Moody’s says there’s good reason why the Metropolitan Water Reclamation District of Greater Chicago’s credit is faring better than others with Chicago or Cook County in their names.

CHICAGO – The Metropolitan Water Reclamation District of Greater Chicago’s strong financials and independent governance are key strengths that have staved off the credit hits suffered by Chicago and other local governments, says Moody’s Investors Service.

Like Chicago and its sister agencies, the district is saddled with a substantial pension burden but its underlying strengths and its success in adopting reforms have kept its rating in high-grade territory. Moody’s rates the district Aa2.

“The district has a strong financial profile and an independent governance structure,” Moody’s said in the Oct. 16 report. “The district exhibits a healthy financial profile characterized by ample reserve levels and prudent management. The district also benefits from an independent governance structure that gives management control over district operations without political interference.”

The district, governed by an elected board with nine members throughout Cook County, adopted pension reforms several years ago which put the funds on a more stable path “without sacrificing financial stability,” Moody’s said.

Moody’s said the district’s adjusted net pension liability, a calculation Moody’s uses to assess the health of a government’s pension system, is $2.1 billion and represents a 3.1 multiple of operating fund revenues.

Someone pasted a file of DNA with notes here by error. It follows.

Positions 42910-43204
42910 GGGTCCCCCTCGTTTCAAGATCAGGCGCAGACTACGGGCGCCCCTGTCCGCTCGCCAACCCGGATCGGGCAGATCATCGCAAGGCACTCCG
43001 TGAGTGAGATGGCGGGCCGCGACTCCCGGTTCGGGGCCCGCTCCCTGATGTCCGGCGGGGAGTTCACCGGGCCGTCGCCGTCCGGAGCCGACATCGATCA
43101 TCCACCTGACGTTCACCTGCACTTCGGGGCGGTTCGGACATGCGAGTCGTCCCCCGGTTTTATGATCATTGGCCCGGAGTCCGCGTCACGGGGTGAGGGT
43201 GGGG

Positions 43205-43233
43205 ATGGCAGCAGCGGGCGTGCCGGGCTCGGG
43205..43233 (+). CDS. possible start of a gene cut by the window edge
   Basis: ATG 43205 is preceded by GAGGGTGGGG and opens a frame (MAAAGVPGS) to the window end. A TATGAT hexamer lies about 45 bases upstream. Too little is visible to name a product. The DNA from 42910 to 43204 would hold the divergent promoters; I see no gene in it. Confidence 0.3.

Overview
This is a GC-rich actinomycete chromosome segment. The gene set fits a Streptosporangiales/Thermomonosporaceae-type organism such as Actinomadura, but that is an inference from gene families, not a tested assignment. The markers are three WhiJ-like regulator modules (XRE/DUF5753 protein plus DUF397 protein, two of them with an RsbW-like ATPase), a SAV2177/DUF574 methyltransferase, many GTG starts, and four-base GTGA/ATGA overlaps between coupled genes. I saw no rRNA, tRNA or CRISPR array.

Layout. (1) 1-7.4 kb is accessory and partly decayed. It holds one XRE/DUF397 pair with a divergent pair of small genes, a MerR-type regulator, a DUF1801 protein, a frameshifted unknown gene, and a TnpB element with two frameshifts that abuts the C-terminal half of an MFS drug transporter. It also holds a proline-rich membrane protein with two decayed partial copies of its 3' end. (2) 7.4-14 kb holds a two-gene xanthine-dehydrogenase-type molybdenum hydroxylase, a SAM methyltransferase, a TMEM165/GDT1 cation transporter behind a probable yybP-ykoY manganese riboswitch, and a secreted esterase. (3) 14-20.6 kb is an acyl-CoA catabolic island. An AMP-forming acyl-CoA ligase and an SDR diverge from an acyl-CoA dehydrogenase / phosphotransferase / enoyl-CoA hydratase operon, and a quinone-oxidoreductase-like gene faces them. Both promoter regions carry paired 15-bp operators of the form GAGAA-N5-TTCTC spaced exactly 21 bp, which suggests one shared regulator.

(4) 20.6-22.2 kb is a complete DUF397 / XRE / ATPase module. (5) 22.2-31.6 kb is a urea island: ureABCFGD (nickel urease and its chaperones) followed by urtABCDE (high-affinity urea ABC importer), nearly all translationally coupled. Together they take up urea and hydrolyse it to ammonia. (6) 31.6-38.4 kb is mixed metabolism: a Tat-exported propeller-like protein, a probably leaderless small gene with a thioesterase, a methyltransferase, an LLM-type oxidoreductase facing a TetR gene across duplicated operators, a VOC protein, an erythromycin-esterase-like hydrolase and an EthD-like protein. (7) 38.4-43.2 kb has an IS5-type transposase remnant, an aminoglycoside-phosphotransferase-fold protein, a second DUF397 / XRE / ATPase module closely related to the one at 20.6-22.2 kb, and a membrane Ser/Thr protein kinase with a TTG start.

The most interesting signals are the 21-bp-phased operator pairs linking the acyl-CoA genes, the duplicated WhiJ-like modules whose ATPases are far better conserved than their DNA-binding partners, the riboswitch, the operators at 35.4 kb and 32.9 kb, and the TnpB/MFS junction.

The district’s pension changes raised employee and employer contributions but did not cut benefits to reduce liabilities over the next 35 years. Moves by Chicago, the Chicago Park District, and the state to trim benefits have been challenged.

The Illinois Supreme Court voided state reforms in May and will consider city reforms next month. The district still could face a challenge over the higher employee contributions and the legal outcome is unclear. “Clearly, a reversion to the lower contributions levels in place prior to MWRD's reforms would exacerbate the district's pension challenges in the long-term and place downward pressure on the rating,” Moody’s warned.

The pension obligations remain a substantial strain for the district due to the “substantial debt and pension obligations of overlapping local governments” which strain the shared tax base.

“Increased leverage due largely to growing pension needs may place practical limitations on the district's revenue raising ability and or political willingness,” Moody’s warned. “However, the district's independent governance structure reduces the risk that financial pressures experienced by overlapping units of government will directly impact the district financial profile.”

MWRD closed fiscal 2014 with operating fund reserves of $357 million, or a strong 54% of operating fund revenues. In fiscal 2014, 84% of operating fund revenues came from property taxes, with a more modest 11% coming from charges for services.

While Moody’s heaped praise on the district’s overall financial profile, the district has not gone unpunished by Moody’s for the weight posed by pension burdens on the shared tax base.

Moody’s dropped the rating one notch earlier this year, an action that followed Moody's move to strip Chicago and its public school system of their investment grade ratings and its lowering of Cook County one notch to A2. It stripped the district of its top credit marks in 2013.

The district’s nearly $3 billion of general obligation debt carries top marks from Fitch Ratings and Standard & Poor's. Moody’s was not asked the district’s last sale.

The 125-year-old district has a $2.3 billion capital program. It serves five million residents from 125 communities, treating 1.3 billion gallons of wastewater daily.

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